01/03/2014 12:29 AM -0500













What is Freemasonry?

Freemasonry is a fraternal society of men that are bound together by invisible and indissoluble ties of brotherly affection; unselfish care and concern by which personal pride is taken in honoring the worth and dignity of all humanity. The doors of Freemasonry are open to all men who seek harmony with their fellow creatures, who feel the need for self improvement, and wish to participate in the adventure of making this world a more congenial place in which to live. The conditions for membership are few. A man can become a Freemason only by personal desire. Of his own free will he must make his desire to become a Mason known to a member who will be privileged to act as a sponsor and see that a petition is provided from a Lodge of the individual's choice, usually nearest his home. Every man desiring to become a Freemason must believe in a Supreme Being. Freemasonry is not a religion and therefore every member is free to follow the Faith or Denomination which best agrees with his personal religious convictions. The necessity to believe in one Supreme Being is an ancient requirement to insure that if an individual recognizes the Fatherhood of God he can readily accept the concept of the Brotherhood of man. Freemasonry does not support any particular political position. It has long stood for separation of Church and State, and a champion of Free Public Education, but politics are never discussed in meetings because this would infringe on an individual's personal persuasion. Members are encouraged to be good citizens and if a man is considerate of others and interested in what is best for Society then surely the country will benefit regardless of the individual's political affiliation. Freemasonry encourages awareness of a man's responsibility to his Creator, his country, his neighbor, and his family, fortifying and intensifying these relationships. The Fraternity is as ancient as civilized society. No one is sure of the origin, but its precepts are reflected in the history of all great civilizations which held respect for the worth and dignity of its citizens. Written records have been kept since 1717 with the formation of a general governing body in England called a Grand Lodge, and all recognized Masonic Lodges today can trace their descendancy to this founding body. However, regardless of the antiquity of the Institution, it is as timely as tomorrow's sunrise. The pure principles which motivated men like William Shakespeare, Rudyard Kipling, Benjamin Franklin, George Washington, Theodore Roosevelt, Harry Truman, and Gerald Ford as well as many other prominent members of contemporary society is relevant today. Of the more than four million members, men of every country, sect, opinion, and honorable profession are represented. Freemasonry is a society of builders, equating the principles required to erect the great Cathedrals and edifices which have endured the centuries, to the building of strong temporal structures, or moral fiber, whereby each reflective member is strengthened in character, virtue, morality, and truth. The doctrines of Masonry are the most beautiful that is possible to imagine. They breathe the simplicity of the earliest ages yet convey a philosophy in step with the most sophisticated and technological society. The ritualistic ceremonies beautifully portray lessons which reflect growth in awareness from youth and manhood, to the maturity of age. Men who are Freemasons take great pride in their membership for many reasons, prominent among which is the feeling that they are a part of a great force dedicated to worthy purposes. It is of course possible for an individual to be singularly devoted to self-improvement, but with the knowledge and awareness that one is a part of a brotherhood in which common goals and aspirations are shared, the load is lighter and the objective more attainable. Freemasonry is a system of living, it seeks nothing for itself but to make its members wiser, better, and consequently happier. There are no campaigns bent on institutional glorification. The leaders who sustain the local Lodges are elected by the members and are charged to promote the pure principles of Freemasonry, to cultivate social virtues, and promote the general good of society. It is the individual member's actions then which must speak for the worth and dignity of the institution. Joseph Fort Newton, a notable author, theologian, educator and Freemason, has beautifully defined the circumstance that exists when a man is a Mason: "A man is a Mason when he can look out over the rivers, the hills, and the far horizon with a profound sense of his own littleness in the vast scheme of things, and yet have faith, hope and courage- which is the root of every virtue. When he has learned how to make friends and to keep them, and above all how to keep friends with himself. When he loves flowers, can hunt the birds without a gun, and feels the thrill of an old forgotten joy when he hears the laugh of a little child. When he can be happy and high-minded amid the meaner drudgeries of life. When no voice of distress reaches his ears in vain, and no hand seeks his aid without response. When he finds good in every faith that helps any man to lay hold of divine things and sees majestic meanings in life, whatever the name of the faith may be. When he can look into a wayside puddle and see something beyond mud, and into the face of the most forlorn fellow mortal and see something beyond sin. When he knows how to pray, how to love, how to hope, how to meet defeat and not be defeated. When he has learned how to give himself, to forgive others, and to live with thanksgiving. When he has kept faith with himself, with his fellow man, with his God; in his hand a sword for evil, in his heart a bit of a song- glad to live, but not afraid to die! Such a man has found the only real secret of Masonry, and the one which it is trying to give to all the world" In a world where strife and derision are common and moral values so easily set aside, every Mason has at his immediate disposal the strength of the institution's precepts and the encouragement and support of his fellow members to preserve. As it has been proclaimed by many, it is not possible for a good Mason not to be a good man. What a great feeling to be part of a way of life in which each member is not content with his present state but ever striving for self-improvement, and with every member, regardless of location, cheering him on.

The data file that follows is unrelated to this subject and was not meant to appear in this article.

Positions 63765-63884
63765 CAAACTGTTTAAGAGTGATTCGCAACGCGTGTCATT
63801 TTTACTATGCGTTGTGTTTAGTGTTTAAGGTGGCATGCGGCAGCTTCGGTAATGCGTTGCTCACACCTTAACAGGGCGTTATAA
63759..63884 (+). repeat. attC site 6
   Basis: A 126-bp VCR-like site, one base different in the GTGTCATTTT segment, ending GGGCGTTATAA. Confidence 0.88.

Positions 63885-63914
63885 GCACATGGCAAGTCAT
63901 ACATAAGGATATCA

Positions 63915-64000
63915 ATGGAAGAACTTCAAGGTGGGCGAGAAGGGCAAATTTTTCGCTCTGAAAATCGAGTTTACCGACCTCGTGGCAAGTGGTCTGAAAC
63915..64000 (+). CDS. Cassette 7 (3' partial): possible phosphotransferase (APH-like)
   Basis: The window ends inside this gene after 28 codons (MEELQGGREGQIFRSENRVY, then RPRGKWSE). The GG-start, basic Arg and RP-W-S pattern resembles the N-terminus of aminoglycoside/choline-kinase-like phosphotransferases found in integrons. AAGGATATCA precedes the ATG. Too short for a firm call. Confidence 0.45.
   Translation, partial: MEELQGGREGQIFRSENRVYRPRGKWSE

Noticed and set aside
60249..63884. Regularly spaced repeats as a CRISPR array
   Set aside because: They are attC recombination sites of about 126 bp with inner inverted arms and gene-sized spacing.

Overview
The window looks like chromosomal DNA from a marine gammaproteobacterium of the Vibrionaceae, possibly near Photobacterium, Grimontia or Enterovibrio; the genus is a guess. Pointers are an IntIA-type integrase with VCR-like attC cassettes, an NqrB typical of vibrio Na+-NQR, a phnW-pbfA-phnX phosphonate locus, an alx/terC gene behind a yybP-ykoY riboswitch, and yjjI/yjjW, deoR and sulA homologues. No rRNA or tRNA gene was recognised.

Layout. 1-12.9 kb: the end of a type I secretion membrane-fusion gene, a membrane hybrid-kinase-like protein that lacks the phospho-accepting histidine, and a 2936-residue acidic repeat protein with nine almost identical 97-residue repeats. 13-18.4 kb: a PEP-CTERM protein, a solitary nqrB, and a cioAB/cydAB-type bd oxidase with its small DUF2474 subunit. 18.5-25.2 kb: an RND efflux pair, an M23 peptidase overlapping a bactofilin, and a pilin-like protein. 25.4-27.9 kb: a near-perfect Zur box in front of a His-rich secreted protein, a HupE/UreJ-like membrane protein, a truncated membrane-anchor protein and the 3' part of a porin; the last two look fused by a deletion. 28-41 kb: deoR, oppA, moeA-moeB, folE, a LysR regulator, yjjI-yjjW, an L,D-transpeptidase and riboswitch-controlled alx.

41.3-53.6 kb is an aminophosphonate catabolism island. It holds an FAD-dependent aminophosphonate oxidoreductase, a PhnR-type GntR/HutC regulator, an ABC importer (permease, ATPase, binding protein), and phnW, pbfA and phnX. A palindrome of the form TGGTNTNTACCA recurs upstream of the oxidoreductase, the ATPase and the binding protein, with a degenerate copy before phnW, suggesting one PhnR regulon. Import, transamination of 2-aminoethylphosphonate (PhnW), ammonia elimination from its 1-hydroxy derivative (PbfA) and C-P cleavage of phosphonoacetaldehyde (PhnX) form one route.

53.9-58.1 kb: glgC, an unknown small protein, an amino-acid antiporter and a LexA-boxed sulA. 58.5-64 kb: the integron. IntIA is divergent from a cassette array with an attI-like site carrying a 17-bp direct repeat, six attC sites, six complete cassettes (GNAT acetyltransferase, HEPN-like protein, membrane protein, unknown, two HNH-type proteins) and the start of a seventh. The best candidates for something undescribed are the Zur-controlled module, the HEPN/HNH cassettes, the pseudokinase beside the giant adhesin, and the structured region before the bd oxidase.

Extracted from: The Committee on Masonic Research and Education